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Ann N Y Acad Sci. 1993 Jul 22;689:346-62.

Influence of oxytocin on renal hemodynamics and sodium excretion.

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Department of Physiology, University of New Mexico School of Medicine, Albuquerque 87131.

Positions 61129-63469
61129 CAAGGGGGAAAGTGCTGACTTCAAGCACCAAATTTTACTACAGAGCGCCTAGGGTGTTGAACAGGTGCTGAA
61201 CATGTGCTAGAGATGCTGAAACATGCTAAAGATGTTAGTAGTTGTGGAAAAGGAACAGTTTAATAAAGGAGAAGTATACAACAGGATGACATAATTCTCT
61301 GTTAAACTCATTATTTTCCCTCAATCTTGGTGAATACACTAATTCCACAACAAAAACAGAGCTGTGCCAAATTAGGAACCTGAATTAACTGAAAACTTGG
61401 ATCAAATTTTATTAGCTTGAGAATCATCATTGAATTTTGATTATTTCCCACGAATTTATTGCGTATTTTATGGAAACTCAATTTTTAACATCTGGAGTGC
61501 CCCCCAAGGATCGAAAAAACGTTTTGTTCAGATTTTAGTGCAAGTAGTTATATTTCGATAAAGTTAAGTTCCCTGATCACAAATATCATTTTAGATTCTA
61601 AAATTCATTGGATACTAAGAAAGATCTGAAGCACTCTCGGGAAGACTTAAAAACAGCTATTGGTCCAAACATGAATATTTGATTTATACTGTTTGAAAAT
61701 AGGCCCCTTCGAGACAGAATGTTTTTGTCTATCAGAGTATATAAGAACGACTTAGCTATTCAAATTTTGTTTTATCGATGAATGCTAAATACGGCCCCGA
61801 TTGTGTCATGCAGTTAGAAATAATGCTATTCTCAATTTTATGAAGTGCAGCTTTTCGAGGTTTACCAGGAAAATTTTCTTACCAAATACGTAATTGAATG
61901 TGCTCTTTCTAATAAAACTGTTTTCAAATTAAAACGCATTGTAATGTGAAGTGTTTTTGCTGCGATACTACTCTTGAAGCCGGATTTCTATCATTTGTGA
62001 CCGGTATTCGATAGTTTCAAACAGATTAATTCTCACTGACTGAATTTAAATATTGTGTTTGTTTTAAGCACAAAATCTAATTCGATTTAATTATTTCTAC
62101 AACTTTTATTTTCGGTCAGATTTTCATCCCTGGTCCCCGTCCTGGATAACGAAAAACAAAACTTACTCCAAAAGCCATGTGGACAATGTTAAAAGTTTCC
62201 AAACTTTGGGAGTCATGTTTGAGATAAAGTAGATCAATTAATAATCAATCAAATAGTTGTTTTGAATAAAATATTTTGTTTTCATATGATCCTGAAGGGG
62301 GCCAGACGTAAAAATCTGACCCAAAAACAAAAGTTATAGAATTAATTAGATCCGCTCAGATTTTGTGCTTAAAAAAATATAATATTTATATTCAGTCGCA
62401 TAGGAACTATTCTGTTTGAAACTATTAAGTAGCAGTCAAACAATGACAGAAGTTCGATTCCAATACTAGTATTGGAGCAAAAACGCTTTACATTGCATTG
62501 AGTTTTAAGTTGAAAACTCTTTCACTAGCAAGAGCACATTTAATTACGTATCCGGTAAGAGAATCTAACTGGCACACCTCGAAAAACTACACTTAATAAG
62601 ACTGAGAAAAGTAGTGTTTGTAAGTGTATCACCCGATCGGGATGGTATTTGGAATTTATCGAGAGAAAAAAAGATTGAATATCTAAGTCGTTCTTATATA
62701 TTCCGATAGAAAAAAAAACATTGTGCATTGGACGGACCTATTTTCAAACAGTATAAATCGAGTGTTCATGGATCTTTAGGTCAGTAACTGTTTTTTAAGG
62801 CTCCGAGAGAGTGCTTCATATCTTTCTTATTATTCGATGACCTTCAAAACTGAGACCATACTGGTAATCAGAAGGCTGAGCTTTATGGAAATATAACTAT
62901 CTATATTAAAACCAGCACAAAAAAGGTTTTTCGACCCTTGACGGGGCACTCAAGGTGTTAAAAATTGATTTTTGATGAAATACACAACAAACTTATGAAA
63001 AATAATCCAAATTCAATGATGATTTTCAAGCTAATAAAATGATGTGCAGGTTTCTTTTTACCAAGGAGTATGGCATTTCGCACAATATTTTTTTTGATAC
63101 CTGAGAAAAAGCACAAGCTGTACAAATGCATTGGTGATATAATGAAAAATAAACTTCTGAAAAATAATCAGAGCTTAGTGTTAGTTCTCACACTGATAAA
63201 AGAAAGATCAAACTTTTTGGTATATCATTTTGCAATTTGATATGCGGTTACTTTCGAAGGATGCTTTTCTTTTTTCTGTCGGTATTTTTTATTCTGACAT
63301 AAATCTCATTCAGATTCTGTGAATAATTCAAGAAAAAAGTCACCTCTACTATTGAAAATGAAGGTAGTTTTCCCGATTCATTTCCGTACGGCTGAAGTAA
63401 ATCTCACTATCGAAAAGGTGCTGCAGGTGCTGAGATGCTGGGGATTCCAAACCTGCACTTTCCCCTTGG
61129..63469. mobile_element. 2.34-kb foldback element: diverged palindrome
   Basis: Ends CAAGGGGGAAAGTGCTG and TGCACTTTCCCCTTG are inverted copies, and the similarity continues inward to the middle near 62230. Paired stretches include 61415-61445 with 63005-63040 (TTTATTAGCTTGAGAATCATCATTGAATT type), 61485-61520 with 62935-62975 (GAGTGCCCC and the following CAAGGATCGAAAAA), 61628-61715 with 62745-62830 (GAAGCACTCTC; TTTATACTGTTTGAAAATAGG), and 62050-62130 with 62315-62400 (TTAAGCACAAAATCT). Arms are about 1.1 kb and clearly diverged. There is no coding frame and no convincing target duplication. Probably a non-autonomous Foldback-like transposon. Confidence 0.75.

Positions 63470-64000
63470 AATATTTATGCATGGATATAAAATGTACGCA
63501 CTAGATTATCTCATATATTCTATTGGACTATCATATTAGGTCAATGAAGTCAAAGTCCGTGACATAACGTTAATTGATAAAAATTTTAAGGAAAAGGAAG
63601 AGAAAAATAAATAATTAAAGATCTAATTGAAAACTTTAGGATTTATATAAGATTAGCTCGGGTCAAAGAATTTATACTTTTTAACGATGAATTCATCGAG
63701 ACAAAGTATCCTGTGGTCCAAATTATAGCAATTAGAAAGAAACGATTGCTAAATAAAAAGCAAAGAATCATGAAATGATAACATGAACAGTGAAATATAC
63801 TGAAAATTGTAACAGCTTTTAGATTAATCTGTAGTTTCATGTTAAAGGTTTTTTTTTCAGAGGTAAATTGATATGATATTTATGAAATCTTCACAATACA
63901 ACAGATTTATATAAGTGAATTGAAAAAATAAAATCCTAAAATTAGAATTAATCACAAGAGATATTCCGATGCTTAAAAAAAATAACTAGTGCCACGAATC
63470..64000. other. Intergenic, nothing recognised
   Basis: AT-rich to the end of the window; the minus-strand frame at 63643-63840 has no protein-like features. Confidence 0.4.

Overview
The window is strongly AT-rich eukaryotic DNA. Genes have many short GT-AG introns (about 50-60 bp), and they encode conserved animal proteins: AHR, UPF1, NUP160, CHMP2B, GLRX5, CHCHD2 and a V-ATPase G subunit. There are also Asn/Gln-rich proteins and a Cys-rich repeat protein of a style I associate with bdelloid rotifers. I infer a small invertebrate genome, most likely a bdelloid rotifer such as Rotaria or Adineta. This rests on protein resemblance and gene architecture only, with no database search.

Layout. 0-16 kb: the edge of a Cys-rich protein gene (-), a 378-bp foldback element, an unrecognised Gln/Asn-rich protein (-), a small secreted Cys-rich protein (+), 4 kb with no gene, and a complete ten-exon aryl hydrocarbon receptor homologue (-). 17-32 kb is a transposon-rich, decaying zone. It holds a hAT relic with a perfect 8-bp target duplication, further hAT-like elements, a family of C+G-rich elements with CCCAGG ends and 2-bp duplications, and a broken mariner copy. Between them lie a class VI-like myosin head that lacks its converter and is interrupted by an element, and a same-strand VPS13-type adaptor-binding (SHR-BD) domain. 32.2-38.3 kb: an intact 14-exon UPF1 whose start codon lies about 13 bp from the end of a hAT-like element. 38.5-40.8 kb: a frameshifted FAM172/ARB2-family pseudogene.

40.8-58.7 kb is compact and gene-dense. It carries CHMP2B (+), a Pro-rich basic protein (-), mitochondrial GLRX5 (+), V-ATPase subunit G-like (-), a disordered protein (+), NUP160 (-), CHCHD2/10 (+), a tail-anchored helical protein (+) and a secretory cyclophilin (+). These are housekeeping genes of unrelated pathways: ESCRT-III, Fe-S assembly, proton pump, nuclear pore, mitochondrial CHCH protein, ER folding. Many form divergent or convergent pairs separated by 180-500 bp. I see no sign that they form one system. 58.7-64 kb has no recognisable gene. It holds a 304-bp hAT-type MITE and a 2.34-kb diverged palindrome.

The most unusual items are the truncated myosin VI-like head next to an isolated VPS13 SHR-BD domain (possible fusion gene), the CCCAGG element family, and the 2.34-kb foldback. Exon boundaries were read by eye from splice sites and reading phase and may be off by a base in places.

Acute administration of physiological doses of synthetic OT to conscious Long-Evans and Brattleboro homozygous diabetes insipidus rats produced a modest increase in GFR and effective filtration fraction. Chronic administration of OT to DI rats for 9 days in dosages that were antidiuretic (plasma OT ca. 100 pg/ml) increased both GFR and ERPF by 40%. Table 1 summarizes these renal hemodynamic changes and compares them to the renal effects of VP. Further investigation is needed to define the mechanisms responsible for the changes in GFR and/or ERPF produced by acute and chronic administration of OT to conscious rats. Acute administration of physiological doses of synthetic OT to conscious LE and DI rats also produced a brisk natriuresis with a marked increase in the fractional excretion of sodium. A natriuresis was also observed in conscious Sprague-Dawley rats administered physiological amounts of OT by subcutaneous osmotic minipump. The natriuretic effect of the hormone was short lived, however, being observed only during the first 24-hr period of treatment. The nephron site where OT exerts its natriuretic action, either directly or indirectly, is unknown. Renal prostaglandins may contribute to OT-induced natriuresis, but other mechanisms such as increased renal production of nitric oxide and cGMP have not been tested. Although the natriuretic response to OT has also been described for conscious dogs, it probably does not occur in humans and nonhuman primates. Precise localization of specific renal OT receptors has recently been reported for the rat. OT receptors were identified in the macula densa cells of the adult, rat kidney. This location suggests a possible role for OT in the regulation of tubuloglomerular feedback and solute transport. The signal transduction of the renal OT receptor has been recently evaluated in various kidney epithelial cells in culture. OT stimulates phosphoinositide hydrolysis and increases cytosolic calcium concentrations. In fact, VP produces similar cellular responses in renal epithelia, possibly through the OT receptor. Also, OT stimulates soluble guanylate cyclase and increases intracellular cGMP. Whether OT activates soluble guanylate cyclase secondarily through the production of nitric oxide has not been tested. An important role for OT in renal sodium homeostasis under basal conditions is likely, at least for the rat. Moreover, OT possibly mediates dehydration natriuresis in lower animal species. The contribution of OT to renal physiology in humans and in nonhuman primates, if any, remains uncertain.

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